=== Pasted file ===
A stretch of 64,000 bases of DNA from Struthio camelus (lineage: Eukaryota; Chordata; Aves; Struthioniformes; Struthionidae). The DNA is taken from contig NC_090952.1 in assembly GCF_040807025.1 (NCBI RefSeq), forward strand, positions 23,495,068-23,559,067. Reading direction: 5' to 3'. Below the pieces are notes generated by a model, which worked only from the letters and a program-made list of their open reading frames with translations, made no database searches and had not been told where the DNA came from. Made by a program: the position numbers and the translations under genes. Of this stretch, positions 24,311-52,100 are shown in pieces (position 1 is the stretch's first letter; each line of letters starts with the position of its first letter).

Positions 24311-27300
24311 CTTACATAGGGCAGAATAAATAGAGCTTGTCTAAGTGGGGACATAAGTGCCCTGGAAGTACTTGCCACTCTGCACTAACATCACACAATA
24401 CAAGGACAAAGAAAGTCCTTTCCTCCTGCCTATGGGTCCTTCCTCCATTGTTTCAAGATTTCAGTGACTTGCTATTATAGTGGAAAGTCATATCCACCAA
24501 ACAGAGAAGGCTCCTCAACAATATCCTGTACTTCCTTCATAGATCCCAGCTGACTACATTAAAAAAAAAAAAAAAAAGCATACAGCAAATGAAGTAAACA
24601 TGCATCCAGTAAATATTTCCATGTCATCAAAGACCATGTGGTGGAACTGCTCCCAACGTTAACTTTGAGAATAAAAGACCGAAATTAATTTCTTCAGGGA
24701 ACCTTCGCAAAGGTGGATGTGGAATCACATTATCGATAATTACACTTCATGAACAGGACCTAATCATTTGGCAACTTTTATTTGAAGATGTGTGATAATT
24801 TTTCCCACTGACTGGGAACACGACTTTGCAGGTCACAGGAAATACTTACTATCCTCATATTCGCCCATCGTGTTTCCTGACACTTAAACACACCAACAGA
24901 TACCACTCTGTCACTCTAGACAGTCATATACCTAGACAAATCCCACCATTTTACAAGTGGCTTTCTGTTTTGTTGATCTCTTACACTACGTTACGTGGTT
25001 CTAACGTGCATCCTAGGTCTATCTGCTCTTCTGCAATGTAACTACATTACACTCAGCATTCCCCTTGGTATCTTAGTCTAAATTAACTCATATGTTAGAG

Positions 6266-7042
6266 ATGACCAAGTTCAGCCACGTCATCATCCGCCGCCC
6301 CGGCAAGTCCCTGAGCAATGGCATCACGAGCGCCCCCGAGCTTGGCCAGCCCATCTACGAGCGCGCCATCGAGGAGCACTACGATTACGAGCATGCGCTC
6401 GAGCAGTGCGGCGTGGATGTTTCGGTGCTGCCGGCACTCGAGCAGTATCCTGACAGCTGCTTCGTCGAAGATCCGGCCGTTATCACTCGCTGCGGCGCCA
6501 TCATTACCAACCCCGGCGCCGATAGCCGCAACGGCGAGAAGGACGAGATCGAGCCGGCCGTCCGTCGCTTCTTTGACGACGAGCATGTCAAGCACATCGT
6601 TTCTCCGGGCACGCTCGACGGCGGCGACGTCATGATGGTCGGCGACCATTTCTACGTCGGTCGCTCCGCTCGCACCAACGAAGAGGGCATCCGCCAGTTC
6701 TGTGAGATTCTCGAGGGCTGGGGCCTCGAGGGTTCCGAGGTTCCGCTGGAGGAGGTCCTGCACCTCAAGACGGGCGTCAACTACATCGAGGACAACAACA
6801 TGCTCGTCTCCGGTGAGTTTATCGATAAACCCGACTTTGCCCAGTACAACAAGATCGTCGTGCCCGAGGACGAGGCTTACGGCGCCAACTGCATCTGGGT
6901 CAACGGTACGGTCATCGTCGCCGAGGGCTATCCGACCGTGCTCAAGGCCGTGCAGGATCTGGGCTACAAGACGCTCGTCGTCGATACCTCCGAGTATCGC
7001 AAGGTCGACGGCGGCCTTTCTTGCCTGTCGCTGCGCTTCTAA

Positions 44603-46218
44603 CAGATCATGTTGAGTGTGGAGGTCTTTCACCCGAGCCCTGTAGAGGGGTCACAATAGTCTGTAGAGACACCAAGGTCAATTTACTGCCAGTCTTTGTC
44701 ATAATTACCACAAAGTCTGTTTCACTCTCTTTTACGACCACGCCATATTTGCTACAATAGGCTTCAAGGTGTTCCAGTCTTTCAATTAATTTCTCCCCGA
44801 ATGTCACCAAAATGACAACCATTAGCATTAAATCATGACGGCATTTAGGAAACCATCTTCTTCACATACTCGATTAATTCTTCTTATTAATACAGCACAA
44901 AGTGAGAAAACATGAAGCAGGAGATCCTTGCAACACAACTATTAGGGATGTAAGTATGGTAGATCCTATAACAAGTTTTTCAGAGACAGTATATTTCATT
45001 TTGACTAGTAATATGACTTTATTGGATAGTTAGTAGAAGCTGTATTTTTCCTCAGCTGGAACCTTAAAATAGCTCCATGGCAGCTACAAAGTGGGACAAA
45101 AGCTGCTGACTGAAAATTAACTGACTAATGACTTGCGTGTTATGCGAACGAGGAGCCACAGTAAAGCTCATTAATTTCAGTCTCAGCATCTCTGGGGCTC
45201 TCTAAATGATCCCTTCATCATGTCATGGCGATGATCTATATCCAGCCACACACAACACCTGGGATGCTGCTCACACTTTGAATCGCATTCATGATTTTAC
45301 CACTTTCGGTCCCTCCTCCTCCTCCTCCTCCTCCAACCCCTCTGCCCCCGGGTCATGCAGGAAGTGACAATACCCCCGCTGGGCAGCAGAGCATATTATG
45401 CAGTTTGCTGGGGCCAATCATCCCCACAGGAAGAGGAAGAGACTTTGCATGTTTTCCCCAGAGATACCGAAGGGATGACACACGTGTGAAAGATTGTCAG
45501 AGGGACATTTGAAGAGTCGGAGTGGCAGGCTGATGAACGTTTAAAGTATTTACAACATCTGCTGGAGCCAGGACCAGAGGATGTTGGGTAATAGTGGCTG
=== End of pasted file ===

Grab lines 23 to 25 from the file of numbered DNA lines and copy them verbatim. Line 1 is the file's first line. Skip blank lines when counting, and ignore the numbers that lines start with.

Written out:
44701 ATAATTACCACAAAGTCTGTTTCACTCTCTTTTACGACCACGCCATATTTGCTACAATAGGCTTCAAGGTGTTCCAGTCTTTCAATTAATTTCTCCCCGA
44801 ATGTCACCAAAATGACAACCATTAGCATTAAATCATGACGGCATTTAGGAAACCATCTTCTTCACATACTCGATTAATTCTTCTTATTAATACAGCACAA
44901 AGTGAGAAAACATGAAGCAGGAGATCCTTGCAACACAACTATTAGGGATGTAAGTATGGTAGATCCTATAACAAGTTTTTCAGAGACAGTATATTTCATT